It was a sudden, precipitous fall from grace for Yoshiaki Murakami. Just a couple of weeks ago, Japan's best-known shareholder-activist fund manager was making headlines as he threatened to exert control over yet another major Japanese company in which he had invested. Yet on June 5, it was Murakami himself in the hot seat.
In an overcrowded room full of journalists at the Tokyo Securities Exchange, Murakami bowed deeply as he admitted to illegal insider-trading activity. Allegations of wrongdoing surfaced last week in connection with a long-running government probe of disgraced Internet conglomerate Livedoor, which rattled the Tokyo Stock market to its core back in January (see BW Online, 01/18/05, "High Drama on the Tokyo Stock Exchange").
"I broke the law," said Murakami. "But it was never my intention to do so." The confession was a surprising turn of events for the feisty fund manager, who had built a reputation as a champion of shareholder rights (see BW Online, 11/14/05, "High Season for Raiding").
END OF THE ROAD. Since launching Japan's first hostile takeover bid seven years ago, Murakami has poured billions of dollars of investors' money into Japanese companies. He used those stakes to cajole top executives into enhancing shareholder value and paying higher dividends -- and had raked in returns higher than 20%.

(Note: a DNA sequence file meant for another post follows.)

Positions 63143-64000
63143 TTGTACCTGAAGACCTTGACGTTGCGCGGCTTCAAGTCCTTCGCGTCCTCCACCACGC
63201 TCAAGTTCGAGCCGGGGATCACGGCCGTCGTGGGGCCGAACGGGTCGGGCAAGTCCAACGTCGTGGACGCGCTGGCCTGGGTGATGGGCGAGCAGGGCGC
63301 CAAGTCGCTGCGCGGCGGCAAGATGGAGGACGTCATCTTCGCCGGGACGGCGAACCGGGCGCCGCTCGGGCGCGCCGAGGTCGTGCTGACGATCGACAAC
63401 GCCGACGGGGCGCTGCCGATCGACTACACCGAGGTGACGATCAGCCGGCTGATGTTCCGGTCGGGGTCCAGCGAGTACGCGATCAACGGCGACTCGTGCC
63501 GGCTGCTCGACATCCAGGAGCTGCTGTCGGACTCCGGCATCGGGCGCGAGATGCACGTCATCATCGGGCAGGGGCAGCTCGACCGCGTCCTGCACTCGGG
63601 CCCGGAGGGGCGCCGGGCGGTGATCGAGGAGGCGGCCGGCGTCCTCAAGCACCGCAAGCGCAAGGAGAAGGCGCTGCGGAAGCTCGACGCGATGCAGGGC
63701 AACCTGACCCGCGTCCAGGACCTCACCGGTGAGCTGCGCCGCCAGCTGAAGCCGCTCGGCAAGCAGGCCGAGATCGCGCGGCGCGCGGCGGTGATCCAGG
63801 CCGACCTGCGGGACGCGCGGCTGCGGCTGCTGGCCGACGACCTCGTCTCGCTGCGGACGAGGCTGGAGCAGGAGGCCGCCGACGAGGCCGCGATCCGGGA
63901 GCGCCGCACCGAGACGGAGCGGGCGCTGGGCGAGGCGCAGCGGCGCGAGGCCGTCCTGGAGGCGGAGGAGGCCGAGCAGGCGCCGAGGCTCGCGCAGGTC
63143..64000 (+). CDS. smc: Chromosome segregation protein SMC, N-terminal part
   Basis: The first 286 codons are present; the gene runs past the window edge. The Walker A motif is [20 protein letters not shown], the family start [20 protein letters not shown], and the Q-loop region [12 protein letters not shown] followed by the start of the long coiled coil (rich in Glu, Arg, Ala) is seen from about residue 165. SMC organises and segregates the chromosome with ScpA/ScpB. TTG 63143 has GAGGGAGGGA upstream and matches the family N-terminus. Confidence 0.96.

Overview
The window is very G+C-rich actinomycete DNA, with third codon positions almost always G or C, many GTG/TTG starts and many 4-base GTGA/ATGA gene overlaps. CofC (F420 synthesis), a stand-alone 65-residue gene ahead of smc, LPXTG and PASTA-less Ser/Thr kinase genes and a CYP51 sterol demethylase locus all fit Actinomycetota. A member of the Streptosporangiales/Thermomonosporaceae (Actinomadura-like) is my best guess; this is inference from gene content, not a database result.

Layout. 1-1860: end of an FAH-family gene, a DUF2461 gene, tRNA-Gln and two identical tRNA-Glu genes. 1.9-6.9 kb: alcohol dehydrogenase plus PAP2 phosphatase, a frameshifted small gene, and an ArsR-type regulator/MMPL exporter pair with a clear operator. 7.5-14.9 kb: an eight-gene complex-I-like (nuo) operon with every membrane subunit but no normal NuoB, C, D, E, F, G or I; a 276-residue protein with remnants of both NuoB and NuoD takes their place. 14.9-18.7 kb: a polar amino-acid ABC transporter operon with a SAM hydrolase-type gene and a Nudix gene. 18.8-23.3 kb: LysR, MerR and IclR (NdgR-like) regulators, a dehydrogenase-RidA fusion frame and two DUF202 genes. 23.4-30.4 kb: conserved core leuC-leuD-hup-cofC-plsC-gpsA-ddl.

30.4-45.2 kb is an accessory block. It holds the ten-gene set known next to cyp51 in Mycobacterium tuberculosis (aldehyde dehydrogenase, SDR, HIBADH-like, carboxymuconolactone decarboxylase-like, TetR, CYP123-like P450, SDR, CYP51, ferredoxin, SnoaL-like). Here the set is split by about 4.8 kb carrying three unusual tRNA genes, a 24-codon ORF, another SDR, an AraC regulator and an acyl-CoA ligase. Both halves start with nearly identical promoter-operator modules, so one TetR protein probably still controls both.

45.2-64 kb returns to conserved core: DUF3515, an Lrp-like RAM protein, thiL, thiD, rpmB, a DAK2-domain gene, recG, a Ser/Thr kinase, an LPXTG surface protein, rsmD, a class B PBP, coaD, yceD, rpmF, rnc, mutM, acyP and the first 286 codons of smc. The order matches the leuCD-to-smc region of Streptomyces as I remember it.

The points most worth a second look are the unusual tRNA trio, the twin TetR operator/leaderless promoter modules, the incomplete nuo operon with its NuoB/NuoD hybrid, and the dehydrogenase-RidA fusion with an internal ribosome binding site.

But that profitable run has reached an abrupt end. Murakami, 46, says he will quit as the chief executive of M&A Consulting and MAC Asset Management. His two investment companies will be run by new management. While he considers himself a "pro among pros," Murakami says his lack of legal expertise led to the mistake. Just hours after his press conference, Murakami was arrested and will likely face indictment on insider trading charges. The Tokyo District Prosecutors' Office declined to comment. While Japanese stocks fell in trading on June 5 they were more affected by rising crude oil prices than the Murakami affair.
The scandal could prompt Japanese authorities to try catching scofflaws faster by imposing tougher rules on fund managers. Currently, funds are only required to report their activities quarterly. Authorities already have shut a loophole that allowed fund managers to avoid disclosure rules by engaging in after-hours trading.
NOT ALWAYS A WINNER. Tighter regulations would follow a recent pattern of stepped-up activity by Japanese financial regulators. In May, Japan's Financial Services Agency slapped a two-month suspension order on one of the country's biggest auditors, ChuoAoyama Pricewaterhouse Coopers, after it failed to catch fraudulent accounting at a client company. Less than two years ago, the FSA dealt a shocking setback to Citigroup (C) by shutting down its private banking operations in Japan.
For Murakami, it was an embarrassing denouement. The former government bureaucrat shot to fame in 1999 when he tried to seize control of real estate company Shoei in the first-ever Japanese hostile takeover attempt. Though almost nobody in the U.S. would blink at such action, Murakami's un-Nippon behavior rankled many in Japan. He has used a mix of confrontational tactics and media grandstanding to pressure Japanese companies into adopting Western management practices -- and hasn't always come out the winner.